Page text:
Fertility Fears – Fate of the Fat
oestrogen levels, normalising LH and FSH levels and restoring spermatogenesis and fertility.38,65 treat ED in the obese patient.66,67
Various drugs are also available to
Alternative surgical options may include scrotal lipectomy to reduce increased scrotal temperature and genital heat stress.55
most successful at correcting hormonal imbalances. However, obesity treatment and therapeutic interventions need to be studied more extensively before they can be offered routinely. n
assisted reproductive techniques such as in vitro fertilisation (IVF) and intra-cytoplasmic sperm injection (ICSI) remain viable options to treat male-factor infertility, despite morbid obesity in the male being associated with lower pregnancy rates in females after treatment.68
In order to obtain the best treatment outcome and prognosis, it is advisable to motivate the morbidly obese to join support groups and undergo counselling/cognitive behaviour therapy before, during and after any of these treatments. For some patients, lifelong support may be needed.
The obesity pandemic is on the increase globally, and its associated co-morbidities are seriously affecting patients, nations and the global village as a whole. Data show that obesity is associated with reduced male fertility and fecundity. Enough evidence exists to classify obesity as a cause of male subfertility. The effect of obesity on male fertility seems to be modest, but its prevalence is on the increase, thereby making it extremely important and topical. The reasons for fertility decline in obese men are multifactorial as various endocrine and hormonal changes are responsible for the manifestations of altered sperm parameters and other possible infertility-associated effects. Dysregulation of the HPG axis might explain most of the changes seen in sperm parameters. Another potential cause of male infertility not discussed in this review is the accumulation of toxic substances in fatty tissue.6,69
A variety of treatment options are available, with weight reduction being the 1. 2.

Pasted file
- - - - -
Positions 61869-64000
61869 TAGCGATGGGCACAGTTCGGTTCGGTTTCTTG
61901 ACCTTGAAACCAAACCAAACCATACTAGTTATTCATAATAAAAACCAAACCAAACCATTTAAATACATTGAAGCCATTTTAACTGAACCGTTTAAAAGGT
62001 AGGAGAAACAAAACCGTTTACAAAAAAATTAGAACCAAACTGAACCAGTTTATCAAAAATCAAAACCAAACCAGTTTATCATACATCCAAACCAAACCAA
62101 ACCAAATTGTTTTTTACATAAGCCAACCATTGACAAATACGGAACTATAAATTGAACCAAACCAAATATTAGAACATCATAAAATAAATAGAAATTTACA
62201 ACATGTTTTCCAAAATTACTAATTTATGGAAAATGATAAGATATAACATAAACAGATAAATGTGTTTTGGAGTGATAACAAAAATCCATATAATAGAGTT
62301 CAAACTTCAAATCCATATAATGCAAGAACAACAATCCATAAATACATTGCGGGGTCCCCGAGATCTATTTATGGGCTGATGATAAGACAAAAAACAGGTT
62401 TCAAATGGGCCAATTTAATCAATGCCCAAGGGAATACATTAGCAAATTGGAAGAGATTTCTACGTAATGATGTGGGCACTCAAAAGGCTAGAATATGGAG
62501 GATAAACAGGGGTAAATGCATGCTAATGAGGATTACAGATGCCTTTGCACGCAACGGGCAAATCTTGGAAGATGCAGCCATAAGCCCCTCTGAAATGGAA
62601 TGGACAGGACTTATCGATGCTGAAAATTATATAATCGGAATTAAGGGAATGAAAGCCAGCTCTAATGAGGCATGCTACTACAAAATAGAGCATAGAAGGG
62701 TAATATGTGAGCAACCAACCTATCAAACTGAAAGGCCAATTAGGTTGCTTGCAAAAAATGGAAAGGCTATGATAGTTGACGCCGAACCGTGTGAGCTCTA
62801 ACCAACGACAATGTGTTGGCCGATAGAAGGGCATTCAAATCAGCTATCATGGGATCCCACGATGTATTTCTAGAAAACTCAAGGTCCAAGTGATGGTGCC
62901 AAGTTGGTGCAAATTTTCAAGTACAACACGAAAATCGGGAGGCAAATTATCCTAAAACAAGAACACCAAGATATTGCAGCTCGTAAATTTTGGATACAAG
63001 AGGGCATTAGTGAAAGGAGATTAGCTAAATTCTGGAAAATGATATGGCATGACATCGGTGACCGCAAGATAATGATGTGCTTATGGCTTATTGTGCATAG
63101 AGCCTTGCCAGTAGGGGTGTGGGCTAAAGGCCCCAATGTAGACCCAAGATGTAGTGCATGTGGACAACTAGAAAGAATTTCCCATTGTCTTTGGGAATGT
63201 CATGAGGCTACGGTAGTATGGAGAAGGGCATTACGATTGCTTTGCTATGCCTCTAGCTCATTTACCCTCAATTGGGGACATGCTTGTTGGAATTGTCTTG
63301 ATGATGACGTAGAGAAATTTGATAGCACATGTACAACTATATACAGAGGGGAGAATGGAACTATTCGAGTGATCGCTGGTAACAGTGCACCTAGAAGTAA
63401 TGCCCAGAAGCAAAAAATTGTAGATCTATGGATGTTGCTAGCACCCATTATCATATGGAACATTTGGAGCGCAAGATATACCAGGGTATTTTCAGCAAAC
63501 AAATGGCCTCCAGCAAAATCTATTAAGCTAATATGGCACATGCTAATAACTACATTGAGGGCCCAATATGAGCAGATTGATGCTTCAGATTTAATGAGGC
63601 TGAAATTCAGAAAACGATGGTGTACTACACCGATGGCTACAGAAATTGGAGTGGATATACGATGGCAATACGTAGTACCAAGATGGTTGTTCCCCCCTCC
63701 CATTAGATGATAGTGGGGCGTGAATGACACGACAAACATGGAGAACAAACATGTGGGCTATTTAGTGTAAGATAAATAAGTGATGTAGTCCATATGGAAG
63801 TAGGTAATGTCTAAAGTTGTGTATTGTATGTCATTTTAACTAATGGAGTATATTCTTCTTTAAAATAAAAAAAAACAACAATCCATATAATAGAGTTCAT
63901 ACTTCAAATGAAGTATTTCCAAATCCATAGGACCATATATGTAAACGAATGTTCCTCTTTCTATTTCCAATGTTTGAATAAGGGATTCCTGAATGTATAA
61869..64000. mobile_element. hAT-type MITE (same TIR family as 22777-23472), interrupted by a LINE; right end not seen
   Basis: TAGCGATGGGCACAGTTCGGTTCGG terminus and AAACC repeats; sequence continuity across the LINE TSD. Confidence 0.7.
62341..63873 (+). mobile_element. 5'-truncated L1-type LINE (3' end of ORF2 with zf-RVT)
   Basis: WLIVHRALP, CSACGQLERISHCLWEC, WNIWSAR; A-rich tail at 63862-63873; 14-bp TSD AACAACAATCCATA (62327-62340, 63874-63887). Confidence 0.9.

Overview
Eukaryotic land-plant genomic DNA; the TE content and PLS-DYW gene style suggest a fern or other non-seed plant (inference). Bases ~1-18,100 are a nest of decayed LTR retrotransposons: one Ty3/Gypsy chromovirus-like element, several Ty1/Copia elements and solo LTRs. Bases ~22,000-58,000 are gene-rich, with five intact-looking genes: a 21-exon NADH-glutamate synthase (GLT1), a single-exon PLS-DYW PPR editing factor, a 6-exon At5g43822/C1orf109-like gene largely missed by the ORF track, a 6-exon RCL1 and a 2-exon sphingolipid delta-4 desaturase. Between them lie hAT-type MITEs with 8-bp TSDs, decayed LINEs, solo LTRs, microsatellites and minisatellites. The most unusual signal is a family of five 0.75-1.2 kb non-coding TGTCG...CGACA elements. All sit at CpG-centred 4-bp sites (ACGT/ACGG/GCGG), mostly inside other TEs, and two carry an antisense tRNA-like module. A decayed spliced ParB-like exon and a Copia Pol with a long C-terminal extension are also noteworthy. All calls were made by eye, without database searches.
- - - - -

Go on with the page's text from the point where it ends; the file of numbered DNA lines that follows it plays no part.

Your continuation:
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Ashok Agarwal is a Professor in the Lerner College of Medicine at Case Western Reserve University and Director of the Center for Reproductive Medicine and the Clinical Andrology Laboratory at The Cleveland Clinic in Ohio. He has published over 450 scientific articles and reviews and is currently editing eight textbooks. His research programme is known internationally for its focus on cutting-edge disease-oriented work in the field of human reproduction.
Stefan S du Plessis is Head of the Division of Medical Physiology and an Associate Professor in the Faculty of Health Sciences at Stellenbosch University in South Africa. He heads the Sperm Laboratory in the Department of Biomedical Sciences. His research interests are in the fields of oxidative stress as well as elucidating the roles of obesity, insulin, leptin, glucose and GLUT8 on sperm parameters and function.
Stephanie Cabler is a first year medical student at Case Western School of Medicine in Cleveland. She was a research intern at the Cleveland Clinic’s Center for Reproductive Medicine from June to July 2009. She graduated with a BS science–business major from the University of Notre Dame du Lac in South Bend in May 2010.
Edmund S Sabanegh, Jr, is Chairman of the Department of Urology and Director of the Center for Male Fertility for the Glickman Urological and Kidney Institute at the Cleveland Clinic. In addition, he is the Program Director for the Male Infertility Fellowship, leading one of the few male infertility Fellowship programmes in the US, which combines basic research with extensive clinical experience.
EUROPEAN UROLOGICAL REVIEW
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